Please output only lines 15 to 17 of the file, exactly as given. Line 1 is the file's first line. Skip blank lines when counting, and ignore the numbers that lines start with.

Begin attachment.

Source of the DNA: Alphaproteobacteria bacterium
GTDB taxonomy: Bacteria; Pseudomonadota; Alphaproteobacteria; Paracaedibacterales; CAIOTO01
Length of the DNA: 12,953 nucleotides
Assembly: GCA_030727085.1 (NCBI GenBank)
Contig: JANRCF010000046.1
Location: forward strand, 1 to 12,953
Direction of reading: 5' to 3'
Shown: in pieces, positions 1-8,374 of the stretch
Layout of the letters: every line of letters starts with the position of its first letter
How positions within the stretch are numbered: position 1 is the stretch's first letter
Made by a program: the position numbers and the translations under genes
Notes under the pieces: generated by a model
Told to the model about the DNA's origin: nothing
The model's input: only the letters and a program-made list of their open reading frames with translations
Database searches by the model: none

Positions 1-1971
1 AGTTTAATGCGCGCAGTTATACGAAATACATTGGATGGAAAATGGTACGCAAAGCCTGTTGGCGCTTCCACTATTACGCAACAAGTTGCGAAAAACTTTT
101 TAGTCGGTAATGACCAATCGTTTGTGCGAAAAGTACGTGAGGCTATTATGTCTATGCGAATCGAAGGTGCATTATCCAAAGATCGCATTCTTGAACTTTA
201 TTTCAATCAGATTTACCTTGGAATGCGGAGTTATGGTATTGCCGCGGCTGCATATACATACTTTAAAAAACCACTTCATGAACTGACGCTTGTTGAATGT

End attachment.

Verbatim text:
Database searches by the model: none

Positions 1-1971
1 AGTTTAATGCGCGCAGTTATACGAAATACATTGGATGGAAAATGGTACGCAAAGCCTGTTGGCGCTTCCACTATTACGCAACAAGTTGCGAAAAACTTTT